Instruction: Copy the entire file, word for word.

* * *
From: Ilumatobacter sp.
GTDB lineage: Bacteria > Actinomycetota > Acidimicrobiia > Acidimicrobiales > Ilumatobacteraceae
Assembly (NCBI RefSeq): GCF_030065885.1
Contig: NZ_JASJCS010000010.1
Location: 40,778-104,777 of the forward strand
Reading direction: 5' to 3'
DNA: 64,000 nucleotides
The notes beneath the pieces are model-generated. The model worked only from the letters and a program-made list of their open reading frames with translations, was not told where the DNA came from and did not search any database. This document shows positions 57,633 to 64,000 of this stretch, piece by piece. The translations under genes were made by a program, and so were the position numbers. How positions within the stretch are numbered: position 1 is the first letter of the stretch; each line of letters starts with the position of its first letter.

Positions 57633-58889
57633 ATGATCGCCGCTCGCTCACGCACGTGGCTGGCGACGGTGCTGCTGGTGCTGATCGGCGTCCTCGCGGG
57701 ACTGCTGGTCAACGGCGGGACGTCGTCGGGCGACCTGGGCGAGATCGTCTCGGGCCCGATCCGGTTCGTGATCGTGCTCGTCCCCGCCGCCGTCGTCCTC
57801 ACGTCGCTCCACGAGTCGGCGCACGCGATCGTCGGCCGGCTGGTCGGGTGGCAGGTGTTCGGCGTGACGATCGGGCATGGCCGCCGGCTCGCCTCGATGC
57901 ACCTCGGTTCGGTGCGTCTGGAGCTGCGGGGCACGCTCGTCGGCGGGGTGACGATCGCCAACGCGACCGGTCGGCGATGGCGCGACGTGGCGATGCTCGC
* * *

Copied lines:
From: Ilumatobacter sp.
GTDB lineage: Bacteria > Actinomycetota > Acidimicrobiia > Acidimicrobiales > Ilumatobacteraceae
Assembly (NCBI RefSeq): GCF_030065885.1
Contig: NZ_JASJCS010000010.1
Location: 40,778-104,777 of the forward strand
Reading direction: 5' to 3'
DNA: 64,000 nucleotides
The notes beneath the pieces are model-generated. The model worked only from the letters and a program-made list of their open reading frames with translations, was not told where the DNA came from and did not search any database. This document shows positions 57,633 to 64,000 of this stretch, piece by piece. The translations under genes were made by a program, and so were the position numbers. How positions within the stretch are numbered: position 1 is the first letter of the stretch; each line of letters starts with the position of its first letter.

Positions 57633-58889
57633 ATGATCGCCGCTCGCTCACGCACGTGGCTGGCGACGGTGCTGCTGGTGCTGATCGGCGTCCTCGCGGG
57701 ACTGCTGGTCAACGGCGGGACGTCGTCGGGCGACCTGGGCGAGATCGTCTCGGGCCCGATCCGGTTCGTGATCGTGCTCGTCCCCGCCGCCGTCGTCCTC
57801 ACGTCGCTCCACGAGTCGGCGCACGCGATCGTCGGCCGGCTGGTCGGGTGGCAGGTGTTCGGCGTGACGATCGGGCATGGCCGCCGGCTCGCCTCGATGC
57901 ACCTCGGTTCGGTGCGTCTGGAGCTGCGGGGCACGCTCGTCGGCGGGGTGACGATCGCCAACGCGACCGGTCGGCGATGGCGCGACGTGGCGATGCTCGC